Out in the Skunk Works in California, home to our most advanced aviation developments comes the P-791
Photo Courtesy of: Lockheed-Martin


The company has big plans for this division and has been talking to Alaska DOT
Photo Courtesy of: Lockheed-Martin


The P-791 is actually just a ? full size version of things to come, they are bullish on the commercial value of their ship
Photo Courtesy of: Lockheed-Martin


Photo Courtesy of: US Navy


Boeing teamed up for it's high altitude near-space airship
Photo Courtesy of: Boeing


Airlander's size chart
Photo Courtesy of: Airlander


Airlander's polar mission concept
Photo Courtesy of: Airlander


Airlander coming and...
Photo Courtesy of: Airlander


Airlander going
Photo Courtesy of: Airlander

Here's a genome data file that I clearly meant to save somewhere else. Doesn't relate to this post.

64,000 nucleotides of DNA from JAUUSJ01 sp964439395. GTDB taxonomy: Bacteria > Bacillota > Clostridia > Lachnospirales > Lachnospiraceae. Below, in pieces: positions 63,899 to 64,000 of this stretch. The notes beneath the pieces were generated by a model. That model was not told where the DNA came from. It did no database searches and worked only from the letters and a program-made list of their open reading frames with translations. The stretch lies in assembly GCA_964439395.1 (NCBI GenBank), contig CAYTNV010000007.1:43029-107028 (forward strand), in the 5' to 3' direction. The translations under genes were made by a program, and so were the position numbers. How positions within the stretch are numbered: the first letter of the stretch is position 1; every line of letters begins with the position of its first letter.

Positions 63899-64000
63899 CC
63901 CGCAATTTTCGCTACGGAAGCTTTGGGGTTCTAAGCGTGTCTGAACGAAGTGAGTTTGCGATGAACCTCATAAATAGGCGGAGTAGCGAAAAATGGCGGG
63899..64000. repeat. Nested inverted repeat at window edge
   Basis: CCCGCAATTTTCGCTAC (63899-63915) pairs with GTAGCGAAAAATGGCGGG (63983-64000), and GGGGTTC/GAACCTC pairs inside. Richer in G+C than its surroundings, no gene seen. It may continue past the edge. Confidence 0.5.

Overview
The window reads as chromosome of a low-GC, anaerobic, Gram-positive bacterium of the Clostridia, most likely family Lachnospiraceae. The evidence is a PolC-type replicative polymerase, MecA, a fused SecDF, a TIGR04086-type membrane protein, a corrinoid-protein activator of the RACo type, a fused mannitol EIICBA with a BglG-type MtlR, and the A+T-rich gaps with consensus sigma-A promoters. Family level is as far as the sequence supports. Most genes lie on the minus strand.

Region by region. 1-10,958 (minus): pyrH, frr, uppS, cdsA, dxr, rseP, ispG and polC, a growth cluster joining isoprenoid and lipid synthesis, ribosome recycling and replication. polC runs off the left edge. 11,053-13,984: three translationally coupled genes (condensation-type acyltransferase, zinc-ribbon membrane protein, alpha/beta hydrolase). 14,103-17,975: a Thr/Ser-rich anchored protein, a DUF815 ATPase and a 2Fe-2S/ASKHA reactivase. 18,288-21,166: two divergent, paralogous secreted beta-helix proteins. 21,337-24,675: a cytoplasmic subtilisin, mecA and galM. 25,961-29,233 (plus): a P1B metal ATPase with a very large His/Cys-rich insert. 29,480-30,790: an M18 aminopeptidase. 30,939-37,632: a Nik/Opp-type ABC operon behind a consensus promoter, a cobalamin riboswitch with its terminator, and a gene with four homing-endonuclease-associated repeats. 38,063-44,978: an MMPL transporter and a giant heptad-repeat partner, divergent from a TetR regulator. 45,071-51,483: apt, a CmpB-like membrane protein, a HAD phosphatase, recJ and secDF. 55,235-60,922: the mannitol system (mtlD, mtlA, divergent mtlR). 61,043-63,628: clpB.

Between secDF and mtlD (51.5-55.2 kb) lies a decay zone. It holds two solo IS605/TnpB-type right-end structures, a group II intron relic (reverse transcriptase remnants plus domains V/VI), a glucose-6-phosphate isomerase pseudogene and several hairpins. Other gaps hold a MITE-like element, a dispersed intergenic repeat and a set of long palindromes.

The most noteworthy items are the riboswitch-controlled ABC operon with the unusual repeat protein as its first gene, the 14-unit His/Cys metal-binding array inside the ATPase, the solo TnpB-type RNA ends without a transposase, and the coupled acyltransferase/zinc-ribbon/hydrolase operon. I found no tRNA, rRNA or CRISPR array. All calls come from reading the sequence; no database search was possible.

Undaunted by apparent setbacks, Airlander bought it's giant back from the U.S. Army, meanwhile in France, Thale's Aerospace, is flying high rushing to completion on it's solar powered StratoBus Airship, a hybrid of a satellite and a drone. StratoBus will fly at 60,000 feet (commercial jet's typically fly up to 39,000 feet) and be able to stay aloft for a year at a time. All of this for pennies compared to the cost of a space based satellite. StratoBus should be in the air within 5 years,  it could serve the military in crisis areas, carrying cameras, radars or telecommunication relays.